We had brought bubbles to play with, which they loved chasing and it was also great walking round and trying to find people we knew. There wasn't really much else on for the kids, which did disappoint me a little. It was rather lucky the weather was nice so we could just spend the time outdoors, cheering on other runners and generally exploring. 


As the day continued you began to hear runners planning laps with teams, adjusting strategies and making plans for the night. I had a double lap to do just before putting the kids to bed and then another double in the early hours of the morning. I wish I had taken my phone with me for the early hours but had opted to leave on charge in the tent. My first of the double was freezing cold and I ran with my hoody on. It was pitch black and I used my head torch. I run with an LED Lenser NEO 10R torch as I can wear it as either a head torch or chest torch. I could see all the lights of the other runners over in the distance and set against the dark and misty background it was just beautiful.

The mist continued through the woods. The majority of the solo runners were now walking and I would chat with them on my way round. Full admiration of what they were undertaking. The course was much quieter at this time of night and it felt a lot different to running in the day. My head torch highlighting where I needed to put my feet to avoid tripping over the roots and rocks. Other runners using the beam from my head torch because theirs had run out of battery. One lady runner was having her own private disco as her head torch would work intermittently and for varying amounts of times. 

It was really peaceful, if not a little cold.

I completed the first of the double and set off around the course again, this time the sun was starting to make an appearance and the pitch black was replaced by a golden haze. Slowly getting brighter, the colours appearing over the fields were stunning. I longed again for my camera. I wanted to stay on and run a third lap. I think I had been given the best time slots, first running in pitch dark and mist to slowly watching the sunrise, it was amazing. I handed over to my team mate and went back to bed, getting ready for my final lap at 10.30ish.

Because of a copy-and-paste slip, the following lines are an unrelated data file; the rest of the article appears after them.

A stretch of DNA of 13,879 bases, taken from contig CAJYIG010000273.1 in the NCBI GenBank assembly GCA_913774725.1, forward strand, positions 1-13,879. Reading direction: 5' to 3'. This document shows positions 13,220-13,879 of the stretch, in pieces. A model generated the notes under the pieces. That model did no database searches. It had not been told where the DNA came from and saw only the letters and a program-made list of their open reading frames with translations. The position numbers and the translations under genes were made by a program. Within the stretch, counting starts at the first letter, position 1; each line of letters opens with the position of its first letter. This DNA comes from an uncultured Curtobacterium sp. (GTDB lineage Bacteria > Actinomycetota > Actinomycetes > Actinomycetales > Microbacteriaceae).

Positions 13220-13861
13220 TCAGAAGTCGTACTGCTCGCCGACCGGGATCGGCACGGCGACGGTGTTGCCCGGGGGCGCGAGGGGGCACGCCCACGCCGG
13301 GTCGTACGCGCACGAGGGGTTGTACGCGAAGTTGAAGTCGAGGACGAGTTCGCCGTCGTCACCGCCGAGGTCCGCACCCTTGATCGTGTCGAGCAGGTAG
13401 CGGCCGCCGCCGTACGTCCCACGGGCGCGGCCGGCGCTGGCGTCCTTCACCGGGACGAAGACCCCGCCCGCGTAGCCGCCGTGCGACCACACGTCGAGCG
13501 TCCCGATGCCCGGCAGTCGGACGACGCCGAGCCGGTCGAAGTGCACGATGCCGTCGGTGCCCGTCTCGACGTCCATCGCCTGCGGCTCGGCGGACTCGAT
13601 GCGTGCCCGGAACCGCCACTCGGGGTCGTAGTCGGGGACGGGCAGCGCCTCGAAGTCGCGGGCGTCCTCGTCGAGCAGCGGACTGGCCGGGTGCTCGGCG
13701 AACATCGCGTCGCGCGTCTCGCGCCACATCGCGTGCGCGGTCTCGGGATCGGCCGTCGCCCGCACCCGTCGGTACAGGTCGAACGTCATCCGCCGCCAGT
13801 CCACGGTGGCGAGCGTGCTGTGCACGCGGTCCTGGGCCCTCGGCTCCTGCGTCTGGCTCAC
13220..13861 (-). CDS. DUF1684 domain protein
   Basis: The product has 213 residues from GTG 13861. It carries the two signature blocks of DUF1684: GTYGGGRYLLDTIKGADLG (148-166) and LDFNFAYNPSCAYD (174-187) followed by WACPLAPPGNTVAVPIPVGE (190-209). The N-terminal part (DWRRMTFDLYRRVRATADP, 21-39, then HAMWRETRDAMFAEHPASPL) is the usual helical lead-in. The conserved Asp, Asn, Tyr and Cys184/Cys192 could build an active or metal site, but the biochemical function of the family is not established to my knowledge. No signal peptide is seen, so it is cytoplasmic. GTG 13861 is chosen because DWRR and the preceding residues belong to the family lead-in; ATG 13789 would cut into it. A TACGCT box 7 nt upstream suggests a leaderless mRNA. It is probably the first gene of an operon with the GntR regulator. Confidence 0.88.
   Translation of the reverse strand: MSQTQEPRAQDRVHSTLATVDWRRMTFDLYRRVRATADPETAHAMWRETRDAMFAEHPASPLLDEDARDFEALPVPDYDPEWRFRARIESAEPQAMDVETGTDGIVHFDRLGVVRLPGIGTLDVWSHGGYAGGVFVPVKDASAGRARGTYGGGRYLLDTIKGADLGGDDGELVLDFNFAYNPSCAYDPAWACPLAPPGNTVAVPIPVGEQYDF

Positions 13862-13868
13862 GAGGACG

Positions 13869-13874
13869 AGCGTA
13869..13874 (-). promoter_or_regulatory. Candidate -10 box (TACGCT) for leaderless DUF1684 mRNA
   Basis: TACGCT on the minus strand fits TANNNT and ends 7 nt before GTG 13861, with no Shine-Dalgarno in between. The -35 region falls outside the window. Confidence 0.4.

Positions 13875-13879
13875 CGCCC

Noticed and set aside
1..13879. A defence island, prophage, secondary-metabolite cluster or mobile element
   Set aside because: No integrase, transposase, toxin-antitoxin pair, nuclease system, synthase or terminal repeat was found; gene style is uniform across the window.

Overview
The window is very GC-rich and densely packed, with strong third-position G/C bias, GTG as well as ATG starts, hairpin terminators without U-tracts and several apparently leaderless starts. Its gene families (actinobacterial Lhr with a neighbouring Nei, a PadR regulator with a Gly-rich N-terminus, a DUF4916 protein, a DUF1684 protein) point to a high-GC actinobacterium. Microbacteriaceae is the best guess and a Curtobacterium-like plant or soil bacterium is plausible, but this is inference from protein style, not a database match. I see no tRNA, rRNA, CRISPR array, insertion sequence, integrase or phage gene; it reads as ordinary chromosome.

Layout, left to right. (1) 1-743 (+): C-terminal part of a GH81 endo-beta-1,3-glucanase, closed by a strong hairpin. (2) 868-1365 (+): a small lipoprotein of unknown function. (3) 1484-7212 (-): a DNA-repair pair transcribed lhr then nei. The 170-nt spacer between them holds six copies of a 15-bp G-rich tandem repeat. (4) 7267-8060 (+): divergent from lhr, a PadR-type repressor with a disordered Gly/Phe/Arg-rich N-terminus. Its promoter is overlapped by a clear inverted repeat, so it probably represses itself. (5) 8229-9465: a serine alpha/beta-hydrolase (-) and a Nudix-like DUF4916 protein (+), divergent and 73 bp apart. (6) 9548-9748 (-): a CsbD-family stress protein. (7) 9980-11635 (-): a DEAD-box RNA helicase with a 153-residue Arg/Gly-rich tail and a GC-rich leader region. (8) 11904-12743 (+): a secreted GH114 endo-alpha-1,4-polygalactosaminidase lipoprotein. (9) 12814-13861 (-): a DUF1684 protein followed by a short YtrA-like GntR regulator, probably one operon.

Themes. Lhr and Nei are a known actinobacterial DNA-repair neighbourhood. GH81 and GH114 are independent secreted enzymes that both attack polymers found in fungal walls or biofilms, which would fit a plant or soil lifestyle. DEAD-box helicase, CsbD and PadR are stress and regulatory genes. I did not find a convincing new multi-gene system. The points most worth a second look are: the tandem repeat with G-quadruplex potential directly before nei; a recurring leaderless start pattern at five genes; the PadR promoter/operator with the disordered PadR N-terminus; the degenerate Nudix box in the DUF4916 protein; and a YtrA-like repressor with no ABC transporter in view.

The next part of the morning is some what a blur, quite literally. As I climbed back into my bed, which Little Man was also sharing with me he turned over and poked his fingers in my eye. In doing so his rather sharp nails tore my lens. I was in agony.

My eye would not open. It filled with tears and every time I tried to open it I was struck with a sharp pain. I tried my best to get the kids ready and myself ready but knew I needed medical help so I went to the first aid tent. They couldn't do anything for me. I couldn't see. People looked like vampires from twilight, all shiny. Nothing was sharp and I couldn't focus. Determined not to let my team down I ran my last lap blind. Listening to the sounds of people footsteps around me and trying to remember the course from the early hours of the morning.

I finished with enough time that if I had been able to see I would have done another lap, but the pain in my eye was too much and I stopped at 6 laps, 30 miles. Luckily because we had a pre booked tent we didn't have to take a tent down and just had to put our bags in the car. First aid agreed to wash my eye in case of any grit from the run and I made my way to hospital with my Mum.


Not the ending I had hoped for for Endure 24, 6 laps and an injury! It took just over a week for my sight to return to normal and a month later I am just about able to work on the computer without too much pain. Despite the bad ending Endure 24 was a lot of fun, so much so I am already booked for next year. This time as a pair! Cannot wait to tackle the challenge again! In fact I enjoyed the 24 hour challenge so much I have looked into other 24 hour races and even Revolve24, a 24-hour cycling endurance challenge hosted on the UK’s favourite motor circuit Brands Hatch, if it had been on another date I would have signed up! Let me know if you know of any other 24 hour challenges!